Point is, none of that is the point. Somewhere in there is a pastor from a wealthy background who, in response to the gift of salvation through faith in the merits of Christ that God had given him, was a steward of the gifts God had given him.  Good works because we are saved, not in order to be saved.  Somewhere in there is a pastor who wanted the gratitude for the gifts given through him to be directed to Christ who is the gift of God who saves, and not to an abstract value such as "being a good person", or to himself, neither of which saves. And somewhere in there is a pastor, call him "bishop" or whatever you want, who stood fast for the truth of Jesus as God and Man by faith in the merits of whose death and resurrection we are saved (the Gospel).

Hell yes, Virginia, there's a Santa Claus. It's you, me, us, St Nick and the whole communion of saints. So get out there because you're saved and do something for somebody in a tight spot, and stand for the pure Christian faith and worship confessed in our Confessions, among which is the Nicene Creed btw, instead of all the bogus feel-good happy-clappy crap and Vatican II wannabeism.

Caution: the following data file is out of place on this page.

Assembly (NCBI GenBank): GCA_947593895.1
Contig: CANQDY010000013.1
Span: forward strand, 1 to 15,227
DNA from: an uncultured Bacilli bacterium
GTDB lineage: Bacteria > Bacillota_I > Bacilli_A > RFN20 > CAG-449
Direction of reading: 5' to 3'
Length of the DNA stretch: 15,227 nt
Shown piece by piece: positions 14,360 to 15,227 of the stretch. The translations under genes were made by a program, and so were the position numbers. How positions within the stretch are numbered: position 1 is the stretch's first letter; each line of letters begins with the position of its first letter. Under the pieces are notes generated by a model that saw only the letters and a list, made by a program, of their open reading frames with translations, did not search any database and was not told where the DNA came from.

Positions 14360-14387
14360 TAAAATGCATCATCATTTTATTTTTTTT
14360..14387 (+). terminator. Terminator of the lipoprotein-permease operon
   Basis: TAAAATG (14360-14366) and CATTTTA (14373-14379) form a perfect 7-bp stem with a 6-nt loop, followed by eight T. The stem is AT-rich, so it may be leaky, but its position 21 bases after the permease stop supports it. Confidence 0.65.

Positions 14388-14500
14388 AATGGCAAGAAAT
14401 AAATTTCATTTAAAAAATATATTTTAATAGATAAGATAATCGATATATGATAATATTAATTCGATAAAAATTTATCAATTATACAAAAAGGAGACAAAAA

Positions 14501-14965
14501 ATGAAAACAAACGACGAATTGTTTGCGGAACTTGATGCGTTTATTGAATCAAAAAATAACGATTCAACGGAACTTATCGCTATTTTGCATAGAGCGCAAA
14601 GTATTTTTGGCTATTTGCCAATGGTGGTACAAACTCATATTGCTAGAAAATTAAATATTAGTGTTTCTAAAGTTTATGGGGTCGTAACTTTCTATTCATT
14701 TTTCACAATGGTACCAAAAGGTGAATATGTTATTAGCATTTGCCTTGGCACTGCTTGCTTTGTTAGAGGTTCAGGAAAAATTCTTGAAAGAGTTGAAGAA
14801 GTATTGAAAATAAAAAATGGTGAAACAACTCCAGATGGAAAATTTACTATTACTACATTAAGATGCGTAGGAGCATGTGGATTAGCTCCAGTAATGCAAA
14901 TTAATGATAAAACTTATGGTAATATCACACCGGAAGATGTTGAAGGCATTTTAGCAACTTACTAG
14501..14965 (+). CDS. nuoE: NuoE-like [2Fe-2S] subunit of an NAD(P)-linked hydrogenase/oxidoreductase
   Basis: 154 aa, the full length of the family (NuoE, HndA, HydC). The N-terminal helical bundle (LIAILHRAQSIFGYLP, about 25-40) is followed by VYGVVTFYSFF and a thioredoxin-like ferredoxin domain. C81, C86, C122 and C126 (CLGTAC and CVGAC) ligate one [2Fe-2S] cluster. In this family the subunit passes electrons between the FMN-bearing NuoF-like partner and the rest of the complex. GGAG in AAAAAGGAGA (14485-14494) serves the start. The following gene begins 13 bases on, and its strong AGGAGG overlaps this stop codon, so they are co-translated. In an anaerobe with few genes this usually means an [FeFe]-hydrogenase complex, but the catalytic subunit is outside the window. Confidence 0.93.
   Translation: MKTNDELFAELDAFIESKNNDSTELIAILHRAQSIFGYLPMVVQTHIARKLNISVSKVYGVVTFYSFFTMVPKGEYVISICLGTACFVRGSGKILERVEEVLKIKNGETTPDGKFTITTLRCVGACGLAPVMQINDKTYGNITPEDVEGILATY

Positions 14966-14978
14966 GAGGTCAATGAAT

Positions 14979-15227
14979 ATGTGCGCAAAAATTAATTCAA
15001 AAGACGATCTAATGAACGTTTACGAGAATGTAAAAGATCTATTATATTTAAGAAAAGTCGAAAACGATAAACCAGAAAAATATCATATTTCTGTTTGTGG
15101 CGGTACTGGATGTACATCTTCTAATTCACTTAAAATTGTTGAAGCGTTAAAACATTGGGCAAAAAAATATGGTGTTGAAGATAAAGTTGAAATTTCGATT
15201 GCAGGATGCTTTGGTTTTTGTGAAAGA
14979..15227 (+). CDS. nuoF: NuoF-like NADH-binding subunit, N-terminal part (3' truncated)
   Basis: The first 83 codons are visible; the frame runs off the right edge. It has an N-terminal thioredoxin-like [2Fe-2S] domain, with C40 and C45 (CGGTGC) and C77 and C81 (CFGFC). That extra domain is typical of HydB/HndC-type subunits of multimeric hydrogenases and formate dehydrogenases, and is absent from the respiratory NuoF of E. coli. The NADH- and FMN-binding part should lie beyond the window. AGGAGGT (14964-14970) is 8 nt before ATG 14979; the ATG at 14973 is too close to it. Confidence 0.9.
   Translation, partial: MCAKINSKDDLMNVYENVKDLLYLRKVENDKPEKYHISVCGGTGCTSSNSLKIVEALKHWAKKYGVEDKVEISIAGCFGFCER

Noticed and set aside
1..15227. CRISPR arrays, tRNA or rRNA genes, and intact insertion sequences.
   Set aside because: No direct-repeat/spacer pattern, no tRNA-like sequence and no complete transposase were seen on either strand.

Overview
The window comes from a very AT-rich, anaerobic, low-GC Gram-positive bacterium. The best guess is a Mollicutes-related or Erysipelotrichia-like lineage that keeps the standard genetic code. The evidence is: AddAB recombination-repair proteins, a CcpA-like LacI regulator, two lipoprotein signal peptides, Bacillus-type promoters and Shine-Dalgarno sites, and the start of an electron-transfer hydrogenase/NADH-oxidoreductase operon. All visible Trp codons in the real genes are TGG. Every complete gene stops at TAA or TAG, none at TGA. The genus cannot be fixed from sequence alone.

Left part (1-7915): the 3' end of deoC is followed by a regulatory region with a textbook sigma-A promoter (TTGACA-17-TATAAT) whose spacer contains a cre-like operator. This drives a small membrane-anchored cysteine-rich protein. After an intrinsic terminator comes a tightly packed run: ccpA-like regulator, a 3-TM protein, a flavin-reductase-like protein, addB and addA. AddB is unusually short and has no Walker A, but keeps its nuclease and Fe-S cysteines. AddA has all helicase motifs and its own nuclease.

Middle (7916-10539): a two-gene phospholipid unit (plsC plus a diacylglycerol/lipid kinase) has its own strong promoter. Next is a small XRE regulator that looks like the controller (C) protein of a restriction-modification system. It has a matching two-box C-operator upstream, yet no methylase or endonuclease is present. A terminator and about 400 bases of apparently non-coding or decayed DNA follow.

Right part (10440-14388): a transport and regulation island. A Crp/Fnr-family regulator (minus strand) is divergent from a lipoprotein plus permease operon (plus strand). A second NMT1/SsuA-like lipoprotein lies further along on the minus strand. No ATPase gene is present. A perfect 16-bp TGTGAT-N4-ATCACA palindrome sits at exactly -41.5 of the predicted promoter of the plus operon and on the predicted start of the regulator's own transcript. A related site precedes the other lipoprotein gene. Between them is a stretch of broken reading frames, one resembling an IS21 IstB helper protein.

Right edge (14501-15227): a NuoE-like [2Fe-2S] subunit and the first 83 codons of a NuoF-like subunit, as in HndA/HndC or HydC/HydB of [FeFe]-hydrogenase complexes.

02 December 2017

Advent 2017. Away in a Feeding Trough.

Here's the 2017 version of my Advent post.  We'll look at why we even have an Advent, what it is, the various ways it has been and is observed, and what it shows about the proverbial "real" meaning of Christmas.

Why Have An Advent?

Scripture records the birth of Jesus, but it records no direction to celebrate either it or a preparation for it. But it records no prohibition of doing so either. The Christian Church has evolved various practices to commemorate one of its most outrageous claims, that God became Man in Jesus, the Incarnation, and, considering the magnitude of what is celebrated, has evolved a season of preparation for it universally, both Eastern and Western church. These celebrations have taken on various forms in various places, and even various forms over time in the same place. But they all have the same idea, for Christ's church to celebrate to-gether and proclaim one of the world- and life-changing events of Christ. Which is the idea of all of the church's liturgy.

What Is Advent?

Advent comes from the Latin adventus, which means a turning toward, a coming, and translates the Greek word parousia, which designates not the coming of Jesus at his birth but his coming again to judge the world on the Last Day. Advent is in fact a preparation for three comings of, or turnings toward, Christ, and the three will culminate in three distinct liturgies for Christmas, Christ's Mass. No other season or celebration in the church year is like this.